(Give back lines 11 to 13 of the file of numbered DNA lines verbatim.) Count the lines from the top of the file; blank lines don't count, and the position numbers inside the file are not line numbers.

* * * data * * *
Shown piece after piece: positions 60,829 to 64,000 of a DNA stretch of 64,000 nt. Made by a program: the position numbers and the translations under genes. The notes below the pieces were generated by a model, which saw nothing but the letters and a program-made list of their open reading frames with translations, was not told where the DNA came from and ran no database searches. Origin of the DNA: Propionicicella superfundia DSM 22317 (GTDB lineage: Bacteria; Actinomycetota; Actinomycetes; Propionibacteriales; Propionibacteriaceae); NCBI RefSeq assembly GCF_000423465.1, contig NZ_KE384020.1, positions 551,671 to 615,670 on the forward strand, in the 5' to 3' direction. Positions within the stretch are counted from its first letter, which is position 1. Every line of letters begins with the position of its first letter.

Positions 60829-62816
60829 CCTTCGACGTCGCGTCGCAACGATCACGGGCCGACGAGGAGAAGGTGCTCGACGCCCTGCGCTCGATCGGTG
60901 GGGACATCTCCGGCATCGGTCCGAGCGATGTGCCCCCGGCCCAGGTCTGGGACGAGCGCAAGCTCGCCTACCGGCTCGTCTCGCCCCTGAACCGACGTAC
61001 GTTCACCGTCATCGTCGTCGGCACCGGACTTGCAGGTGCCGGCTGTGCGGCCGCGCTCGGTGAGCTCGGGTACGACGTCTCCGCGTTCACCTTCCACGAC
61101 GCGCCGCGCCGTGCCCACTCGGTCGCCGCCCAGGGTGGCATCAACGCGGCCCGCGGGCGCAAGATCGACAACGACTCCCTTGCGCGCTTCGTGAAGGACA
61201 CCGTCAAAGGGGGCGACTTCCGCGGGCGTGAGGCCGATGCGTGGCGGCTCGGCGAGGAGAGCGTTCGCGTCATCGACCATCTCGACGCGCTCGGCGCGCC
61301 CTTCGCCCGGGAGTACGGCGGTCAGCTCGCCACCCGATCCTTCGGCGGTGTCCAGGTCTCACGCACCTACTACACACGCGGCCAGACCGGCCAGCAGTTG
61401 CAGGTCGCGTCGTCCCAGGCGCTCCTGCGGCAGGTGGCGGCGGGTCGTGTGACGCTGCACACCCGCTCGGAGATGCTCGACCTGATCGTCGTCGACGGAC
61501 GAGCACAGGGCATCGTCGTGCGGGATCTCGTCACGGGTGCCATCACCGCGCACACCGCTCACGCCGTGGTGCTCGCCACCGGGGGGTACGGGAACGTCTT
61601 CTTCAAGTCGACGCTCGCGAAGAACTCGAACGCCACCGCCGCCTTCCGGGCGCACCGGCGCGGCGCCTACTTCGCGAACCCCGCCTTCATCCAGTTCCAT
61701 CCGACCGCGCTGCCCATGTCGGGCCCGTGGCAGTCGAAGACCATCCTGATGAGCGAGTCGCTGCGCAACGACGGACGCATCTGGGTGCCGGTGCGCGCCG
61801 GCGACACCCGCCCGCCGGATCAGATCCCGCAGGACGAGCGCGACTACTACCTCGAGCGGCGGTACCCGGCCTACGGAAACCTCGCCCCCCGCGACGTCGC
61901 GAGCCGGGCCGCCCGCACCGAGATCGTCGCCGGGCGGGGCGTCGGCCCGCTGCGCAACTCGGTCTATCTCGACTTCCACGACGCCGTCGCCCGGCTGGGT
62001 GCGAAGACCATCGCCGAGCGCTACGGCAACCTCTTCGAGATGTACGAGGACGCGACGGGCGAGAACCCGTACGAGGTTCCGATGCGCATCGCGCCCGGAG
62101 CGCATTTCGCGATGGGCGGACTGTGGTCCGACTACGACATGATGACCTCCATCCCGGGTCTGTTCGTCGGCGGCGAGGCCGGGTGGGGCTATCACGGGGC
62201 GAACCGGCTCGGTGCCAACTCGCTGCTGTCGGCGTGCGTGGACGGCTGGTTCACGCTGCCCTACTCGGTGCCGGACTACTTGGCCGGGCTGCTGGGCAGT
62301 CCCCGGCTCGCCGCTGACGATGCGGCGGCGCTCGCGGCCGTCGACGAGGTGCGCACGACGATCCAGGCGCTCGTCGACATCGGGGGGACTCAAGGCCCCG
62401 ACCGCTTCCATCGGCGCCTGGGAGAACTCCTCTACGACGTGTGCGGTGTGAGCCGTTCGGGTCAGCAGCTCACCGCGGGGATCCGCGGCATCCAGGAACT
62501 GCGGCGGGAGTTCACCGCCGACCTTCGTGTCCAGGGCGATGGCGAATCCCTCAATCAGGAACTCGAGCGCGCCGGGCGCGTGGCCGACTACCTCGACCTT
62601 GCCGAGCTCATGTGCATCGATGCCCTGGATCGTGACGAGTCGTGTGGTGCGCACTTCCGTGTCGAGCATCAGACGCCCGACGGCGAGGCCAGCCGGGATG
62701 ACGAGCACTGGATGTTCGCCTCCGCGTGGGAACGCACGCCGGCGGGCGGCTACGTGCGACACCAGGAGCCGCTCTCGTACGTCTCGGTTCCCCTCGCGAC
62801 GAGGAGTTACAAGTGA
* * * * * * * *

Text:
61601 CTTCAAGTCGACGCTCGCGAAGAACTCGAACGCCACCGCCGCCTTCCGGGCGCACCGGCGCGGCGCCTACTTCGCGAACCCCGCCTTCATCCAGTTCCAT
61701 CCGACCGCGCTGCCCATGTCGGGCCCGTGGCAGTCGAAGACCATCCTGATGAGCGAGTCGCTGCGCAACGACGGACGCATCTGGGTGCCGGTGCGCGCCG
61801 GCGACACCCGCCCGCCGGATCAGATCCCGCAGGACGAGCGCGACTACTACCTCGAGCGGCGGTACCCGGCCTACGGAAACCTCGCCCCCCGCGACGTCGC